Link between climate change and droughtLink between climate change and droughtLink between climate change and drought
h/t JoNova – a slide from Professor Pitman’s presentation in June 2019

Could volcanic activity be a contributor to major floods in Australia? Australia is on the South Western edge of the Ring of Fire. While the Australian mainland is not very volcanically active, there have been some spectacular eruptions in our neighbourhood, such as the infamous Krakatoa eruption in 1883, or the 1815 Tambora Eruption, which is blamed for causing famine in the United States in 1816, “The Year Without a Summer”.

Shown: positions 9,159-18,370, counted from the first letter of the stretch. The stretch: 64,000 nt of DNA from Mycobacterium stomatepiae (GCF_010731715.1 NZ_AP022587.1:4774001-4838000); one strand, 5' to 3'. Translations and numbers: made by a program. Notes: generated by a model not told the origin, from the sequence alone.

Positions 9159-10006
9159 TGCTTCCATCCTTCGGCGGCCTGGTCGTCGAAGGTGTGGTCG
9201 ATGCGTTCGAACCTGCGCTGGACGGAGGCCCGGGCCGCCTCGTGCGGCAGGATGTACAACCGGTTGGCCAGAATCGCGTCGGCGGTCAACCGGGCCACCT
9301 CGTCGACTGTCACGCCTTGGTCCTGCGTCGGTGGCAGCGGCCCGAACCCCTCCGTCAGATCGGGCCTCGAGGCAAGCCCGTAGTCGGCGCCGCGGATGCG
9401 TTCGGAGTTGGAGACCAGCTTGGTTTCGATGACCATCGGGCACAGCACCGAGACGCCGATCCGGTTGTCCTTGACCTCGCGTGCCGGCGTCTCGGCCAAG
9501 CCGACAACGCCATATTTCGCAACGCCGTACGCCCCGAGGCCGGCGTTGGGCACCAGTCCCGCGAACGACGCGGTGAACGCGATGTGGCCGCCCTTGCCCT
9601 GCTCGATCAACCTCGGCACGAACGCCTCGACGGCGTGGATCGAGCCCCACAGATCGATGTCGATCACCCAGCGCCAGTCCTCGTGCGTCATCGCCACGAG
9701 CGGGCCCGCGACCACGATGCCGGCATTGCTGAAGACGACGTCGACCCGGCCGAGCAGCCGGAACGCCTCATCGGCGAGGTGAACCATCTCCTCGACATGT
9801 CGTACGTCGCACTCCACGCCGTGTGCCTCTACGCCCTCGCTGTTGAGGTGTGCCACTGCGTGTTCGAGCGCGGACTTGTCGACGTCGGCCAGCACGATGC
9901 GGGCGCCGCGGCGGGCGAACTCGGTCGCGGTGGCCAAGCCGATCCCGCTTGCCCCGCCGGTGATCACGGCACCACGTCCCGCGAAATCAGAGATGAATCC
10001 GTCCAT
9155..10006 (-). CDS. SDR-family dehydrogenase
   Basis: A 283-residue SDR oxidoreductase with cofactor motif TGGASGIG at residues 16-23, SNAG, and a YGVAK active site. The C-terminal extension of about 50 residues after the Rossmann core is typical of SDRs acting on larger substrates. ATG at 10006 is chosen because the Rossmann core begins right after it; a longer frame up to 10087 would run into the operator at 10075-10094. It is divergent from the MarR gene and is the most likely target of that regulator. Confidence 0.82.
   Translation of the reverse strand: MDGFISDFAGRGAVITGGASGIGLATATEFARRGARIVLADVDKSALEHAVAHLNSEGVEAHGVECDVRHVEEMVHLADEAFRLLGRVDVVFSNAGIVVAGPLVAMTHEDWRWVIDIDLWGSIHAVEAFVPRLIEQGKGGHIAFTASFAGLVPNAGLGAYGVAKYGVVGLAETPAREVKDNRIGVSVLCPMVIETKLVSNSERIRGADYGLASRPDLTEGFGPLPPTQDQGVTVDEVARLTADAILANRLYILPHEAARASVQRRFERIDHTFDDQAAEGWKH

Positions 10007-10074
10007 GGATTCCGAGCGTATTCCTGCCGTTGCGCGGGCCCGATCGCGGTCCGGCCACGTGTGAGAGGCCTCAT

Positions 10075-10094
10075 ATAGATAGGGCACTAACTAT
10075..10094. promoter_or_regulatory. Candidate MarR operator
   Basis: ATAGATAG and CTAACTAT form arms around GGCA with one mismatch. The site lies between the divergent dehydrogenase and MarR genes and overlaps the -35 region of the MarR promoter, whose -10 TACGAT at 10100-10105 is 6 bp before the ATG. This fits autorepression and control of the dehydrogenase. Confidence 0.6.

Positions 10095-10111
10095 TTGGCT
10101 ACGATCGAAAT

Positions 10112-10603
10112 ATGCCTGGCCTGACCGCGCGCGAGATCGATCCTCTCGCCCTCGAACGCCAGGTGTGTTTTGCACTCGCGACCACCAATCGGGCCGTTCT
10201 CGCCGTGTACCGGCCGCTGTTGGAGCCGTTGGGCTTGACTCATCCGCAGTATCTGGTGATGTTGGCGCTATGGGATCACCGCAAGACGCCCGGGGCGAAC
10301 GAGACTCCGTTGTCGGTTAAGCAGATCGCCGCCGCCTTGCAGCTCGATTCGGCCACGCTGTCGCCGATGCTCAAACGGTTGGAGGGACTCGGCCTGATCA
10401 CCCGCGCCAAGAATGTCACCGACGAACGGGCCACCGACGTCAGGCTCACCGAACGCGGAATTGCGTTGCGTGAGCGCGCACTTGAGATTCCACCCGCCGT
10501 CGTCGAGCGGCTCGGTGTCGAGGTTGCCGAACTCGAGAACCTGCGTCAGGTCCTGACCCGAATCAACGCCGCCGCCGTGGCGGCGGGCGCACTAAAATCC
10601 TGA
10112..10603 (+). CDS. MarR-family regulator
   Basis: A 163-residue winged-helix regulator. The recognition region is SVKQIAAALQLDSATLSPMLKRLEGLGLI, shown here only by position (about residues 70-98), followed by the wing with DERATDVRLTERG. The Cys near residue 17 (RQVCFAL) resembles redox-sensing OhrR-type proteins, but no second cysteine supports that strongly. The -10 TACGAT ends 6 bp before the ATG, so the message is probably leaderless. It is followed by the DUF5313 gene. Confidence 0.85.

A notable volcanic eruption occurred at the start of 2022 – The Hunga Tonga eruption. JoNova published an intriguing comparison between the volcanic ash distribution from the Hunga Tonga eruption in January 2022, and 2022 rainfall anomalies across Australia. Hunga Tonga was light on sulphates, but the blast threw unprecedented amounts of water into the stratosphere. Where I live, on the Southern edge of the volcanic debris distribution, we’ve had some spectacular sunsets over the last year.

The apparent overlap between rainfall anomalies and volcanic debris could be a coincidence – but the comparison is visually intriguing.

Rainfall vs Volcanic Ash from Hunga TongaRainfall vs Volcanic Ash from Hunga TongaRainfall vs Volcanic Ash from Hunga Tonga